When I was younger my family and I moved quite often.  No, my Dad wasn’t in the military, but he did have to relocate frequently as a wood engineer. I used to say to my friends in Junior High, “I lived in seven states before I was in seventh grade.  Lucky for me the moving around as a family stopped by that time.  I’ve been in the Chicago, Illinois area since then.

It was also around seventh grade I had made a fairly conscious decision to be a teacher.  Struggling with Math made it certain I wouldn’t teach Math but things were different in English class.  Our class had a new teacher, a Mr. Taylor, who was very good at encouraging us to write.  In fact, even his method of punishment included writing.  I remember he would assign the dreaded one thousand word essay about “The inside of a ping pong ball” to troublemakers.  This caught my attention.  His wonderful comments on my attempts at creative writing also got my attention.  It was wonderful to finally be allowed to express myself as the oldest in a very traditional family.

College found me pursuing a degree in English, secondary education.  I wasn’t much into crafts or bulletin boards so being an elementary teacher was never appealing.  Instead I was looking forward to discussions with a high school class on literature and poetry and encouraging creative writing of course.  With that desire I was very happy to discover the English Department published its own Literary Magazine and I joined my Sophomore year.

While filling the requirements for hours in the Social Sciences, I decided to take Psychology 101.  Soon I found myself taking more Psychology courses along with those in English.  It was fairly easy for me to graduate with degrees in both English and Psychology.  Graduation came in June after I had had a few interviews for teaching positions.  Trouble was I did not have a job.  That spring and summer saw over three hundred letters and resumes mailed.  That got me three interviews.  The most promising was at a small Catholic school downstate Illinois.  The principal there invited me down to visit.  After writing an impromptu essay in the small room off the principal’s office we headed to the school cafeteria.  It was while we were in line ordering our food when I heard her surprising question, “Dan, can you teach Spanish”?   “No,” I had to answer since I selected French in high school and barely passed.  That interview ended my chances to find a teaching job before the school year began.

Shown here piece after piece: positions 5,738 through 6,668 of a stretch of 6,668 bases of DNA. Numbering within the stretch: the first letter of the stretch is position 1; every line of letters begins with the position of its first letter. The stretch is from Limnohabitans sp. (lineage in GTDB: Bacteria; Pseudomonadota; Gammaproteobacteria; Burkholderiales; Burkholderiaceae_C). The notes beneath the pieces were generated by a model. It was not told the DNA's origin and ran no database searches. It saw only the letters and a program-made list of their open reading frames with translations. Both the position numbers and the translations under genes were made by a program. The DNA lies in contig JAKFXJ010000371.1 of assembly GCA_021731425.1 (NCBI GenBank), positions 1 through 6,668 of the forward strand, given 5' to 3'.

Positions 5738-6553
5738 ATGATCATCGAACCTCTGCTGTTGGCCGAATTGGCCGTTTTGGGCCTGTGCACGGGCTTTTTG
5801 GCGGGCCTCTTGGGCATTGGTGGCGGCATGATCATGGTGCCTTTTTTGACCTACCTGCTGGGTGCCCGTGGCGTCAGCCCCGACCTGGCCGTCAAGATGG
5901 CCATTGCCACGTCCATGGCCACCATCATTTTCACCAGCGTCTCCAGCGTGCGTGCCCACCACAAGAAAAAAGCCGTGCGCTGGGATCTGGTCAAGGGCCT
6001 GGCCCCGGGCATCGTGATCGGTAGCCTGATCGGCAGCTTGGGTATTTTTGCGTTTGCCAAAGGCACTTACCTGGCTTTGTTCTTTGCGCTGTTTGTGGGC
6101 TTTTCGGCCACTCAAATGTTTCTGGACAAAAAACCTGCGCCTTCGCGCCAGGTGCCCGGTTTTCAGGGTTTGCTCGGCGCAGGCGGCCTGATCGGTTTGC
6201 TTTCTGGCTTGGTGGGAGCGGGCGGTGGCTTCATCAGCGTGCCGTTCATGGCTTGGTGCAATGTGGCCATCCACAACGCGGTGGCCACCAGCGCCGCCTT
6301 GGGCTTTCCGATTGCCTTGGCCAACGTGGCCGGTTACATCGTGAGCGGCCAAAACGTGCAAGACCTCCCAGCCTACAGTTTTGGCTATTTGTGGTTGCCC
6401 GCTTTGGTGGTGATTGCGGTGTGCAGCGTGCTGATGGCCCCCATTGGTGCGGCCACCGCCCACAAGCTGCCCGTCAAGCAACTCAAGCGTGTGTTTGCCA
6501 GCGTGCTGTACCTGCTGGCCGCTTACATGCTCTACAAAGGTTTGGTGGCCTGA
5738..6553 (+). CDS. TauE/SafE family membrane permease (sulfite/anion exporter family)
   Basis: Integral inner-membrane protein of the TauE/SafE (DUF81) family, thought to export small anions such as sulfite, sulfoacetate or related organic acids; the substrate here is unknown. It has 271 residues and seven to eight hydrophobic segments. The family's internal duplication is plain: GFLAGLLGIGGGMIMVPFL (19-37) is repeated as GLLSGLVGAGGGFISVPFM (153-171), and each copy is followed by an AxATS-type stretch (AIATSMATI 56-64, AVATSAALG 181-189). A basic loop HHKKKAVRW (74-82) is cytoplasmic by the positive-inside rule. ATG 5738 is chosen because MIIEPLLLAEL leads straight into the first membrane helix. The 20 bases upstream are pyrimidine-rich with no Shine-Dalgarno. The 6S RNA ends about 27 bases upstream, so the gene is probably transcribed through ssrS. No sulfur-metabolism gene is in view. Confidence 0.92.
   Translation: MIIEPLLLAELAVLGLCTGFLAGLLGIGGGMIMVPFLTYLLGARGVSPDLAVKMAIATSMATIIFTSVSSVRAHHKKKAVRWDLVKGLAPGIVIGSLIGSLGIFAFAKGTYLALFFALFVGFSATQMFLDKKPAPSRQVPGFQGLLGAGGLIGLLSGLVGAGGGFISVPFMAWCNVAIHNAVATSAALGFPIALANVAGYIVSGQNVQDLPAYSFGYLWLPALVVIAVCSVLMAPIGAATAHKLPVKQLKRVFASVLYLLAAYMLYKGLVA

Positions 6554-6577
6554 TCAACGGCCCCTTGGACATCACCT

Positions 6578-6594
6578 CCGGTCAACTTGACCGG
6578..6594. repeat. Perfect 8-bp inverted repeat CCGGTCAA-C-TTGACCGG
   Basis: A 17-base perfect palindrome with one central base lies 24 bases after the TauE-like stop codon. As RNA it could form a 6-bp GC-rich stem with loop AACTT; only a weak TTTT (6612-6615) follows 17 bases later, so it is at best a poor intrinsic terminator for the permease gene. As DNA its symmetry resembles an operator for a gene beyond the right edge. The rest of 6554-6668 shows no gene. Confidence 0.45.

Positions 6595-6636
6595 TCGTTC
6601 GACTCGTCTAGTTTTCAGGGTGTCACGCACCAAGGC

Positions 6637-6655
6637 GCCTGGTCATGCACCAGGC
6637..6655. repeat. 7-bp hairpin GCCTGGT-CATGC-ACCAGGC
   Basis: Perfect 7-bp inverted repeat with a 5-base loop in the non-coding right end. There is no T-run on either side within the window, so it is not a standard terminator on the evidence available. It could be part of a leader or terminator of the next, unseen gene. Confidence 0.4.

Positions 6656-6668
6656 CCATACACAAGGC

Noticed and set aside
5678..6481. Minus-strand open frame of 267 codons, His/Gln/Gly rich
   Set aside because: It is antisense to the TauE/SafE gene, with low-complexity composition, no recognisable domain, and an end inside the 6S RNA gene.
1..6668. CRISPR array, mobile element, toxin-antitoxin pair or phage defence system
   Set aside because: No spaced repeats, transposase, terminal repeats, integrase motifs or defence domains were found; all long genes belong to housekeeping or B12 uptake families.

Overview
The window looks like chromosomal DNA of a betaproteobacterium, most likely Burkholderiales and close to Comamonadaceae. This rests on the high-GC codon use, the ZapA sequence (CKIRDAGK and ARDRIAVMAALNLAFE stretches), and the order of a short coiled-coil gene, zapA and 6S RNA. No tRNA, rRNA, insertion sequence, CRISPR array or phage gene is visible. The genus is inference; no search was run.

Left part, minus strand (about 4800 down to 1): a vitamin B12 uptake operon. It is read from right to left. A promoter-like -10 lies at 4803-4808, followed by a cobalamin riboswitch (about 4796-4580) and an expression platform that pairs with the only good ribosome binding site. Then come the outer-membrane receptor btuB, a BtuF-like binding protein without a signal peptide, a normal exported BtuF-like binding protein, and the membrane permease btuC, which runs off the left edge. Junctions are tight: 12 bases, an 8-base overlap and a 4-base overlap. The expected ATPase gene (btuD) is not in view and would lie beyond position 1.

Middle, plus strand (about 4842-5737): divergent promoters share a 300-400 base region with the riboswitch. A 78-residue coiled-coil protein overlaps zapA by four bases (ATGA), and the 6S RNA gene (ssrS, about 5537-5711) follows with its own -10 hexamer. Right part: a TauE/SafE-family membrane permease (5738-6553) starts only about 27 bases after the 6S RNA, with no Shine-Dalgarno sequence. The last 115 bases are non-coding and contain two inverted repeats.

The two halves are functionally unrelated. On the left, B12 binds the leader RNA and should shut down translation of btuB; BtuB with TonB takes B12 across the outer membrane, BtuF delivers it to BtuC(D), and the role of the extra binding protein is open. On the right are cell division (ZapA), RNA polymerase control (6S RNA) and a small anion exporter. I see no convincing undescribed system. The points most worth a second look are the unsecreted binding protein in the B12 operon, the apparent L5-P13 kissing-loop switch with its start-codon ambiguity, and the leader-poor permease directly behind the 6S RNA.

I did what most might have done that September.  I returned to working at K-Mart, that time’s Wal-Mart, where I had been employed during those summers while in college.  Worked full-time for a year and a half and then decided to take a different approach to finding a teaching job.  Somehow I decided to talk to the Dean of the College of Arts and Sciences at Northern Illinois University.  It was a different college, closer to home.  It was also an important first step to a long career in education.  During my half-hour talk with the Dean, he suggested if I really wanted to be marketable, I should consider adding to my degree with courses in subject areas which complemented English.  My choices were to take courses in Reading, Speech, Theater, and Library Science.

This time when I went to send out resumes I sent out the first three and got three interviews.  That Fall I began teaching American and British Literature, and Journalism in a small Catholic High School in Elgin, Illinois.  After two years I faced a challenge from a new unsupportive principal who was cancelling Journalism and increasing class sizes to 40 students.  As opportunity had it, I interviewed with a public school district who needed a Reading teacher for those reading below grade level.  Within days I had resigned at one school and signed on at another.